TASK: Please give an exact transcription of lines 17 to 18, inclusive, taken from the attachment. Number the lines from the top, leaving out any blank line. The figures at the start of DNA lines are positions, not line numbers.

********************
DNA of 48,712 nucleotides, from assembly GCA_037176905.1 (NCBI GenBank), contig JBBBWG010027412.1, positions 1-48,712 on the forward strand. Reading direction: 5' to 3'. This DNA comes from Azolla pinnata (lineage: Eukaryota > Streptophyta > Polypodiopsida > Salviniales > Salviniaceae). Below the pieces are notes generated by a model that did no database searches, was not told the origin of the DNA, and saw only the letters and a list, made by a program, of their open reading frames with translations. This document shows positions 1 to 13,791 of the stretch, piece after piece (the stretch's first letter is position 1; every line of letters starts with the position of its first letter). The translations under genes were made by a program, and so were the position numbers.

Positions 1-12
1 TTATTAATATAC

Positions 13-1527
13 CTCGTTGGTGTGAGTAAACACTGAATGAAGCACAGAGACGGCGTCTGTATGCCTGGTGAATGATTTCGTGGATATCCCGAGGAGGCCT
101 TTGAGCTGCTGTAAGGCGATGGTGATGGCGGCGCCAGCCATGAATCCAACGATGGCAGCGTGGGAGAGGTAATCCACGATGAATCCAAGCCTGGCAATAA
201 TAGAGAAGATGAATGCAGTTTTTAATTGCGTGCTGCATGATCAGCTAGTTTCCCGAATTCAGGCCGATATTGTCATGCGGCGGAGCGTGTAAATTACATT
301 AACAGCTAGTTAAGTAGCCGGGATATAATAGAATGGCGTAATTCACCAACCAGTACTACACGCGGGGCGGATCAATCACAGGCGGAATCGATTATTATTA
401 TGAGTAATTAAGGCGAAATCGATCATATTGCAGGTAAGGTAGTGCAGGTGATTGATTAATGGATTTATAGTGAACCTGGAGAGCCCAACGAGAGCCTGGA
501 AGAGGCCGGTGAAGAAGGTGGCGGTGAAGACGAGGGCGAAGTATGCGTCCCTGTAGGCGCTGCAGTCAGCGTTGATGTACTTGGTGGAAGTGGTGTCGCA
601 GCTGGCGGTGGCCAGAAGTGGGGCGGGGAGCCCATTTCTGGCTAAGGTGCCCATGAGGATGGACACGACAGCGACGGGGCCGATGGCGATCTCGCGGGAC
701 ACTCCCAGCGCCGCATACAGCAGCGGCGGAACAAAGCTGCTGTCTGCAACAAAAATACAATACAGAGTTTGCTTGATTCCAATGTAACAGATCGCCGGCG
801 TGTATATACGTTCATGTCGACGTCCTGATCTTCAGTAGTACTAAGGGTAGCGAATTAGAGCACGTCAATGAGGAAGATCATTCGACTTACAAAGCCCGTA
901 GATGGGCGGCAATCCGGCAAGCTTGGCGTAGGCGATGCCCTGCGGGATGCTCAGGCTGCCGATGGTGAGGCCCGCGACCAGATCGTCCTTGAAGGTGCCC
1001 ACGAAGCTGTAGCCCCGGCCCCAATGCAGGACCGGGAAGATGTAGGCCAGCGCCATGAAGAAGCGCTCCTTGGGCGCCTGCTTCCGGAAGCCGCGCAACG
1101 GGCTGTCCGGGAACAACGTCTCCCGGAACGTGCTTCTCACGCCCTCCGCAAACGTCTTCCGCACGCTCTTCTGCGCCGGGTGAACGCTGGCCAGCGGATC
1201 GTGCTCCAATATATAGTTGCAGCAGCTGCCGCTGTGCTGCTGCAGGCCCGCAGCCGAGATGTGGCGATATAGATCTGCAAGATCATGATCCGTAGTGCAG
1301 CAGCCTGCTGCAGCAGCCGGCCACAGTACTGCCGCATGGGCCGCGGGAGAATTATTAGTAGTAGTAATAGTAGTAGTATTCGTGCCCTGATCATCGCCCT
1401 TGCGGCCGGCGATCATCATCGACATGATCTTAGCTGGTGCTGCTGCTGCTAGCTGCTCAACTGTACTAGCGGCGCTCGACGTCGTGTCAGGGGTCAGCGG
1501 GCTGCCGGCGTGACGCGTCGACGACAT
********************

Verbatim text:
1201 GTGCTCCAATATATAGTTGCAGCAGCTGCCGCTGTGCTGCTGCAGGCCCGCAGCCGAGATGTGGCGATATAGATCTGCAAGATCATGATCCGTAGTGCAG
1301 CAGCCTGCTGCAGCAGCCGGCCACAGTACTGCCGCATGGGCCGCGGGAGAATTATTAGTAGTAGTAATAGTAGTAGTATTCGTGCCCTGATCATCGCCCT